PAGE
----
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# Calculating a Start date/time by using Due Date and Hours

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Hello, I'm trying to calculate the Starting date and time of a project using the End Date(Due by Date) and the estimated hours needed.  I am also trying to exclude weekend days and I only count hours within my start and end time for each day.

I'm adding a reference to a previous question where the End Time was calculated this way from the Start time and estimated hours, but I am having trouble modifying this to achieve my goals.  Any help would be appreciated, I am using Excel 2007.

The previous question is linked here: https://www.teachexcel.com/talk/989/calculation-of-end-date-by-using-start-date-and-time-and-working-hours-as-i

And pasted below is the original question with the answer formula:

Here incident is created at particular date and time .We set some priorties          priority  severity resolve issue in time                   p1 s1 4 hrs                   p2 s2 9hrs                   p3 s3 27hrs                   p4 s4 45hrs                                                                         Now we need to calculate closure date by excluding saturdays and sundays         and timings 9am to 6 pm.                   if incident created on Friday evening 6 we need to calculate hrs from Monday 9 am because of weekends.   Pls solve this. Selected Answer

You are in luck! There is a great formula for this.

Select All
``````=WORKDAY(A2,INT(B2/8)+IF(TIME(HOUR(A2),MINUTE(A2),SECOND(A2))+TIME(MOD(B2,8),MOD(MOD(B2,8),1)*60,0)>
\$F\$2,1,0))+IF(TIME(HOUR(A2),MINUTE(A2),SECOND(A2))+TIME(MOD(B2,8),MOD(MOD(B2,8),1)*60,0)>\$F\$2,\$E\$2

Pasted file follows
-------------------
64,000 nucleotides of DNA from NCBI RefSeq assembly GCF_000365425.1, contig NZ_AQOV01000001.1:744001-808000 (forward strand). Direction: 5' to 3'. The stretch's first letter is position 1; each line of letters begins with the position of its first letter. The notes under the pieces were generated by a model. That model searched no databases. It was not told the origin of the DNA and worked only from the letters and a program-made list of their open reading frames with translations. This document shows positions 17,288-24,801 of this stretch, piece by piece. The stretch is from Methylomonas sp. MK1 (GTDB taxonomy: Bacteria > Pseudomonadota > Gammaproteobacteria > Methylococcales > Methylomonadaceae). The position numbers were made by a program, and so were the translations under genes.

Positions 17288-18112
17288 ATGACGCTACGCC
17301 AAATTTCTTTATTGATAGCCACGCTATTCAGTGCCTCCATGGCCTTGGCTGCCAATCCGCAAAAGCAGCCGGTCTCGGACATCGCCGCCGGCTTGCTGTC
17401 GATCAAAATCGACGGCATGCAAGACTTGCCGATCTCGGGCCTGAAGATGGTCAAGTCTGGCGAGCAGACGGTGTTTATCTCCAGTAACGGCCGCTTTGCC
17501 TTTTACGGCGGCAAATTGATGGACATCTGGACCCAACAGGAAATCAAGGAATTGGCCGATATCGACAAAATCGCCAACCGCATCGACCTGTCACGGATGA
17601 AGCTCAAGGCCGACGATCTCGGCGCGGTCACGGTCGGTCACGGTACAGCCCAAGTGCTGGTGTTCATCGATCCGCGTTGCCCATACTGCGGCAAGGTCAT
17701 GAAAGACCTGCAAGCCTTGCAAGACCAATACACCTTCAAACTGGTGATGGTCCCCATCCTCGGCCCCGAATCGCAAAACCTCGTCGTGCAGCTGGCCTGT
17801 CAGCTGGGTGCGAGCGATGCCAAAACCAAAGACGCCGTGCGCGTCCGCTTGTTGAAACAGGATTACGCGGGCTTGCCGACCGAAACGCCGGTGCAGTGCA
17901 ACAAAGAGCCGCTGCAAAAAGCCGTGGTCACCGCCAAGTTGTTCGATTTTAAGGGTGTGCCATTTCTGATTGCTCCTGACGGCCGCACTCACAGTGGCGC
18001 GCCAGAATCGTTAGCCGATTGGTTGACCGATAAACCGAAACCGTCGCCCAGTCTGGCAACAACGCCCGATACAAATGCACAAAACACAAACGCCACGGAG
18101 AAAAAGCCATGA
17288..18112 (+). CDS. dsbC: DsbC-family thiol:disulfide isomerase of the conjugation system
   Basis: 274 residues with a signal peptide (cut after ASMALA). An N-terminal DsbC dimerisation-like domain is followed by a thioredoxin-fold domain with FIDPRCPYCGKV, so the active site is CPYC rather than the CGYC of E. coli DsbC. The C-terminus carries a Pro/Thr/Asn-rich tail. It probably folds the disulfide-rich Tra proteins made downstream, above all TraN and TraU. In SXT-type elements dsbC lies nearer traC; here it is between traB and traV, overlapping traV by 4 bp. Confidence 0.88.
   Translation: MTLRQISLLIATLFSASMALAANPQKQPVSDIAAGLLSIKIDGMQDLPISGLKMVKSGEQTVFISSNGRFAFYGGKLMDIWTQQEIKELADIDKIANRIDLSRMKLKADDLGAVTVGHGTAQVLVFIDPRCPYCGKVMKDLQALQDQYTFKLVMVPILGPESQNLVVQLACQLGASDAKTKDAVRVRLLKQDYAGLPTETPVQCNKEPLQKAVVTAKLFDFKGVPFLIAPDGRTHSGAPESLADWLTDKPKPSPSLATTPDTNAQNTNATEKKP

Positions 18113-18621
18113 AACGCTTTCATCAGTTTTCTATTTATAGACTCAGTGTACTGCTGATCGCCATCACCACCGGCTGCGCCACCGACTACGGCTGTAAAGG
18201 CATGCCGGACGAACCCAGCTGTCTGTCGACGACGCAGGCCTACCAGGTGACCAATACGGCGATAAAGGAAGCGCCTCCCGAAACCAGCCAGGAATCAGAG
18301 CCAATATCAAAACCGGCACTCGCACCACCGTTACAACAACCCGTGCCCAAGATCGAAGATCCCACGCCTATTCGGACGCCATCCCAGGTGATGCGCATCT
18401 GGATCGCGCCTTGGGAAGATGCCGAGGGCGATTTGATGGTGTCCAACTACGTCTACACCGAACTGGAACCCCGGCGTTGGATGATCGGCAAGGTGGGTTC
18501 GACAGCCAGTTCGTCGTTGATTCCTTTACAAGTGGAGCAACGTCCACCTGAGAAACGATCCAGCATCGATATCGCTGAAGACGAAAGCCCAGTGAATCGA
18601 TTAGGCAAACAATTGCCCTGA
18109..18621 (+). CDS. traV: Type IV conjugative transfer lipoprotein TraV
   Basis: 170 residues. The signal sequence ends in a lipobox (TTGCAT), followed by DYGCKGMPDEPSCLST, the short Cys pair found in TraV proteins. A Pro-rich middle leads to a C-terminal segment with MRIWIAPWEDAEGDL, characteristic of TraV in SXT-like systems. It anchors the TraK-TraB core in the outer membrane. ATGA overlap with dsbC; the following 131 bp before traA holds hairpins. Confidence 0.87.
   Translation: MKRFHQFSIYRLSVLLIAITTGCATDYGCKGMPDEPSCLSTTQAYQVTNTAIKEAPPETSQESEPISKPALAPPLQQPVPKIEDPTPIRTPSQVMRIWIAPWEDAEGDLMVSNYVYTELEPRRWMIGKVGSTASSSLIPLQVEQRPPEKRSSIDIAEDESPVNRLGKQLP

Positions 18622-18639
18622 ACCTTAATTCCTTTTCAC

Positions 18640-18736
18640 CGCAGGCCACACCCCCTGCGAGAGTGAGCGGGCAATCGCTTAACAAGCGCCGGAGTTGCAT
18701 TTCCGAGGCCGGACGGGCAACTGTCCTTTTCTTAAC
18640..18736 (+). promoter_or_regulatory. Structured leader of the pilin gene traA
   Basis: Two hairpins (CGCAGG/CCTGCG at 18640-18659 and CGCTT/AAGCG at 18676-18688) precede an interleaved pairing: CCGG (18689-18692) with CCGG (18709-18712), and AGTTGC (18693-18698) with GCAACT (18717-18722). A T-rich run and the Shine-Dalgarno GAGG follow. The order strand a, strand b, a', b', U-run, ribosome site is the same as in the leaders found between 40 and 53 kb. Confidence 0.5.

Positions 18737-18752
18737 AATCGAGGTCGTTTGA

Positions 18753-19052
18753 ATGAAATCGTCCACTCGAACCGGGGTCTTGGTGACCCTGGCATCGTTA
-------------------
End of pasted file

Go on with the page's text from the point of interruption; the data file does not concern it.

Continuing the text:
+TIME(HOUR(A2),MINUTE(A2),SECOND(A2))+TIME(MOD(B2,8),MOD(MOD(B2,8),1)*60,0)-\$F\$2,TIME(HOUR(A2),MINUTE(A2),SECOND(A2))
+TIME(MOD(B2,8),MOD(MOD(B2,8),1)*60,0))``````

In this example it is assumed that you have 4 cells setup like this:

1. A2 is the starting date/time
2. B2 is the number of hours
3. E2 is the starting time of the workday
4. F2 is the ending time of the workday

You can change the cell references as you need but be careful since it's a huge formula and you will need to change things in a few different places.

(I found this formula on the web a while back and it has worked great for me.)

posted by: don (rep: 1989) on Tue Aug 30, 2016 at 10:25 pm

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Hello classic80srock and welcome to the forum.

If you don't need to break it down to hours-minutes-seconds, but only need to know the start day, you could use the Workday function. With the Workday function you can calculate a date before or after a given reference date. (to work backwards from a reference date ("End Date") the number of days needs to be a negative number) You also have the option to specify holidays to omit.

I have attached a sample fle so you can see how this works.

Update April 20/23:

Hello again classic80srock,

Dealing with TIME in Excel is quite tricky. It took a lot of trial and error but my perseverance prevailed. I tried countless methods to calculate the start time by just using formulas but failed (that doesn't mean it's impossible, I just couldn't figure it out). I first thought changing some " +'s " to " -'s " in Don's formula would be the answer, but nope. So I split the date and time data into two separate cells and finding a solution became much easier. I also I elected to add some "helper" cells ("Project Details" in the second file - "Calculate Start Date and Time V1"). Using the helper cells meant the formulas could be shorter and easier to understand. I have attached a new file with my new solution. I tweaked the page layout a bit for appearance sake. I also added some cell comments to help with the understanding. The worksheet is password protected (no password) to guard against formulas getting corrupted or deleted. The light blue cells are not locked and can be edited.